fence /n./ 1. A sequence of one or more distinguished
(out-of-band) characters (or other data items), used to
delimit a piece of data intended to be treated as a unit (the
computer-science literature calls this a `sentinel'). The NUL
(ASCII 0000000) character that terminates strings in C is a fence.
Hex FF is also (though slightly less frequently) used this way.
See zigamorph. 2. An extra data value inserted in an array or
other data structure in order to allow some normal test on the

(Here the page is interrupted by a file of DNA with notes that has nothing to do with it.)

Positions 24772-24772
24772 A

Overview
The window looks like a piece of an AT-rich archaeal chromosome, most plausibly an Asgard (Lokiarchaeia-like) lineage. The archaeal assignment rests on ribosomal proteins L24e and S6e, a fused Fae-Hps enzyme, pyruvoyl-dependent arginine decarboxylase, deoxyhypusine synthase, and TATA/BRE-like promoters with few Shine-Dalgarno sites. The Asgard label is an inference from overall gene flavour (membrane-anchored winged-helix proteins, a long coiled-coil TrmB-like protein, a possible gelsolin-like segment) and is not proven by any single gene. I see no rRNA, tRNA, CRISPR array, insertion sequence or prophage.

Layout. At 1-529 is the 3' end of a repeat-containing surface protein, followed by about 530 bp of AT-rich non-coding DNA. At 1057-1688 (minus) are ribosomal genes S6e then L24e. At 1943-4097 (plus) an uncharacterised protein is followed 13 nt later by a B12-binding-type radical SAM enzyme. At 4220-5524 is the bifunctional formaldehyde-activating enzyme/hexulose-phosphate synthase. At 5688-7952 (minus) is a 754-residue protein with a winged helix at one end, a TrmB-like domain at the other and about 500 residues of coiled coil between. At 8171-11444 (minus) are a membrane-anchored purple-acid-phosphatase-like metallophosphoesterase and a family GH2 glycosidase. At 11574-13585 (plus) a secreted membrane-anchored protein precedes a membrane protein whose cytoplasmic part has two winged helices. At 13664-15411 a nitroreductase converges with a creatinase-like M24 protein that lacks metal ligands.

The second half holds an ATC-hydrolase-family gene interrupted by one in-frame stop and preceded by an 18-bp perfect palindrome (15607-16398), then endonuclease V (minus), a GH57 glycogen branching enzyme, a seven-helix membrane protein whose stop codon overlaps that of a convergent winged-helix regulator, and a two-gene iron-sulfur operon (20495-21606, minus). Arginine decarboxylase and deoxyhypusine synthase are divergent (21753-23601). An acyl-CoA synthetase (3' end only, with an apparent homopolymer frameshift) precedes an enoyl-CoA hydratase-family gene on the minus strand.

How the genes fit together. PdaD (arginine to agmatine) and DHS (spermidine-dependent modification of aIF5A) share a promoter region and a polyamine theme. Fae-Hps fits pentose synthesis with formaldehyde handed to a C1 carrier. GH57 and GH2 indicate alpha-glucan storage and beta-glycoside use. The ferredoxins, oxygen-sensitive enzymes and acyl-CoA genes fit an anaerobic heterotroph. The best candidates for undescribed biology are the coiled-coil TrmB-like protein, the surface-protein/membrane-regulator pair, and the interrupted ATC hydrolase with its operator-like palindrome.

array's contents also to function as a termination test. For
example, a highly optimized routine for finding a value in an array
might artificially place a copy of the value to be searched for
after the last slot of the array, thus allowing the main search
loop to search for the value without having to check at each pass
whether the end of the array had been reached. 3. [among users of
optimizing compilers] Any technique, usually exploiting knowledge
about the compiler, that blocks certain optimizations. Used when
explicit mechanisms are not available or are overkill. Typically a
hack: "I call a dummy procedure there to force a flush of the
optimizer's register-coloring info" can be expressed by the
shorter "That's a fence procedure".
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